their trading have resulted losses to your Majesty, which I shall
point out.

Every year there goes out of this country to China three hundred
thousand pesos of silver, and this year more than five hundred
thousand. The Chinese obtain here much gold, which they take away,
and none of it ever comes back to this country; and what they bring
for it is the dregs of their own country, while what they take is
the fat and richness of your Majesty's realm.

Through the opportunities furnished by commerce, a great many Chinese
come hither, which is no small injury for so weak and poor a land; for
every Chinaman eats more than do five Moros and always of the best,
even though the cost is high, and in this way provisions are made
dearer. With the interest in inordinate gain, they cease to perform
their duties, because these are of less profit than trade. If this were
stopped, some of them would, for their own interest, seeing that there
is nothing else of which they are capable, stay in these islands as
farmers, others as stock-raisers; and still others would work at the
mechanical trades, and especially at building, which is so important a
trade in this country. In this way they would receive their profits,
and the Spaniards would have all the service they wanted, and that
very cheaply. If they no longer bring silk and brocades, they can
bring cows, horses, mares, provisions, military supplies, copper,
and all kinds of metal and gunpowder, each in great abundance, and at
a low cost--a thing much to the profit of this land, as may readily be
seen. Articles sent from Espana to Nueva Espana would keep their value;
and the gold and silver paid for them would remain in your own realm.

If there were no trade with China, the citizens of these islands would
be richer; for the natives, if they had not so many tostons, would
pay their tributes in the articles which they produce, and which are
current--that is, cloths, _lampotes_, cotton, and gold, all of which
have great value in Nueva Espana. These they cease to produce because
of the abundance of silver; and what is worse, and entails more loss
upon your Majesty, is that they do not, as formerly, work the mines
and take out gold. If they did so, it would be of great importance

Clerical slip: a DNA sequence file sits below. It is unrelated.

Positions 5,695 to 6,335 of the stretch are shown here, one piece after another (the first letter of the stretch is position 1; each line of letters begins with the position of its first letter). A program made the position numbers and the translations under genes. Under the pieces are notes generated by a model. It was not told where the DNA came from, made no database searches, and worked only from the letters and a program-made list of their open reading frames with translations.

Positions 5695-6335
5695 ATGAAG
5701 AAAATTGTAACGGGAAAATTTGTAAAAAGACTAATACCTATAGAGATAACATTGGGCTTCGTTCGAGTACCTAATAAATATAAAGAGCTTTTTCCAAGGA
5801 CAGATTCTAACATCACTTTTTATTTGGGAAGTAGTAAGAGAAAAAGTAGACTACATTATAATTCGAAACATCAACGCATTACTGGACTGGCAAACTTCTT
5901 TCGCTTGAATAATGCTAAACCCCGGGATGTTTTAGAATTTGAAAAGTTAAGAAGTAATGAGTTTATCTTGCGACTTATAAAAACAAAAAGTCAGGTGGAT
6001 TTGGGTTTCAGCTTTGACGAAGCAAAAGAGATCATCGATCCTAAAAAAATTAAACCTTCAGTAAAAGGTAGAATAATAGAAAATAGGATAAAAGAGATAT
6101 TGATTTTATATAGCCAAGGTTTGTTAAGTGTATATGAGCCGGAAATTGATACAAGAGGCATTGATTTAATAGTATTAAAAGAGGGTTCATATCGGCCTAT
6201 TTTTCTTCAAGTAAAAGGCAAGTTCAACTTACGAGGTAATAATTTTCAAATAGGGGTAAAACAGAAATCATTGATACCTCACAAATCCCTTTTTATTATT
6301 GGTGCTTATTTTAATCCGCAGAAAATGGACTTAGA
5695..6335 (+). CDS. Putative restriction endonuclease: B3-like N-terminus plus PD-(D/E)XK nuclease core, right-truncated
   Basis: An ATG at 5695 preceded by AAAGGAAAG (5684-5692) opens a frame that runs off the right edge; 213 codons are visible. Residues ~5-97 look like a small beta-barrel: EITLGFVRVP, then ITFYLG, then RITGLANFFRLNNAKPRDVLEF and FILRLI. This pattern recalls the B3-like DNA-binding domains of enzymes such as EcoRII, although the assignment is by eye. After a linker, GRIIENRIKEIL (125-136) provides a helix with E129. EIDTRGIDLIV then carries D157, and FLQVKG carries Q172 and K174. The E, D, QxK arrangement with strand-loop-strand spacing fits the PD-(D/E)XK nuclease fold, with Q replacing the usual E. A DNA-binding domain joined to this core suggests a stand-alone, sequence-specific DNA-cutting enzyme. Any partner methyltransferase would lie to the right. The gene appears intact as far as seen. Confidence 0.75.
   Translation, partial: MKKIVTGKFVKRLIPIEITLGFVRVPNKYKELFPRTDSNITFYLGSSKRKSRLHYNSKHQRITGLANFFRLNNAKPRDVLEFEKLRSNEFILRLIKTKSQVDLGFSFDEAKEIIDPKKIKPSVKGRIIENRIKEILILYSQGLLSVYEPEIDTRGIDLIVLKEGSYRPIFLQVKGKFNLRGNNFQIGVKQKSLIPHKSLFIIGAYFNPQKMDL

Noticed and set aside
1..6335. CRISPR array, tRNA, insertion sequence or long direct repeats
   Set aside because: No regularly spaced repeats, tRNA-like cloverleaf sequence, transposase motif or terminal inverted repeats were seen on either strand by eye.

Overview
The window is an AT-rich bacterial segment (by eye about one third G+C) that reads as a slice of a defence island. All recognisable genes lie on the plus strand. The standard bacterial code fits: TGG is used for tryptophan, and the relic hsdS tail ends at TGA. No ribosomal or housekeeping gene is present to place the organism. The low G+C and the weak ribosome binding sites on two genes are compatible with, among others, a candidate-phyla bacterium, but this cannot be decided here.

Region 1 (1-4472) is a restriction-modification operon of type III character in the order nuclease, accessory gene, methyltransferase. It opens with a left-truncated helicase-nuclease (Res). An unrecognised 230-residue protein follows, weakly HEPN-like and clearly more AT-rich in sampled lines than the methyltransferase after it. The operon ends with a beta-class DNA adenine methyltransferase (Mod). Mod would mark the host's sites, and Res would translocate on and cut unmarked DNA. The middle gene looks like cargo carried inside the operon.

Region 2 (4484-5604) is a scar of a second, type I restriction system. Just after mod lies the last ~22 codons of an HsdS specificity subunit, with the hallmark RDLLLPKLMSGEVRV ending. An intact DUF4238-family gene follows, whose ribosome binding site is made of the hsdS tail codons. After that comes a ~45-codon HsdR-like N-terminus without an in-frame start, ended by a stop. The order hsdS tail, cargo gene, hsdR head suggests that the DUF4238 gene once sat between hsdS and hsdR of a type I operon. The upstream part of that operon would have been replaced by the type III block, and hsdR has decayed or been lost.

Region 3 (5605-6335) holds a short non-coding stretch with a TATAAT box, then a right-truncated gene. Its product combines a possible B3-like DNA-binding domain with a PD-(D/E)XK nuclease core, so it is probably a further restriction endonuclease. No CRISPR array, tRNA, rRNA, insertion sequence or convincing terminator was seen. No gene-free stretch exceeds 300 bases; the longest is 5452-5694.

to your Majesty and the whole country; and if this alone formed the
merchandise sent to Nueva Espana from these islands, the gold and
silver would remain here, and in the hands of the Spaniards themselves.

Carrying on commerce as they do, all the Spaniards are absorbed in
it, to such a degree that there are not even enough to aid in the
expeditions and military operations. Thus they will not remember
that they are soldiers, and living among so many enemies, and do
not realize that they are carrying arms; nor do they work for what
your Majesty claims of them, the conversion and pacification of the
natives. The Spaniards have become effeminate in spirit by their
trading, and on various occasions have greatly lost their repute,
for they are not as they used to be--having given themselves over
to vices, luxuries, fine clothes, eating, and drinking; consequently
they have not had their wonted success on several of the expeditions,
and have come back without accomplishing what they set out to do,
and the friendly Indians are making war, and going out to fight.

If your Majesty would prohibit trading, except perhaps in the products
of the islands, three hundred men would be of as much use here as a
thousand are today; for they would realize that they must gain their
livelihood by their arms, and not by traffic. Otherwise they only
await a chance to go hence as soon as possible, and so take no heed
of the affairs of this country, and do not engage in stock-raising
and agriculture, or in building, for each one does as suits him best;
and therefore this country is not growing, but rather falling into
appalling decay and weakness.

What with the hopes they all have of returning to Espana, they will
not do otherwise than send their wealth back thither; and they have no
mind for spending it in the country where they earned it, in building
churches, monasteries, and chapels, and performing other pious works
whereby this city would be improved--which they would do if they knew
that permission could not be given them to go back to Espana.

It would seem best for the present that your Majesty should not make
exchanges or transfers of Indians with the encomenderos; for, if this
is done, your Majesty must pay for it in other parts of the royal
estate. At the least he will lose a soldier, an important thing in this
land, when it has cost your Majesty so much to bring him here. On the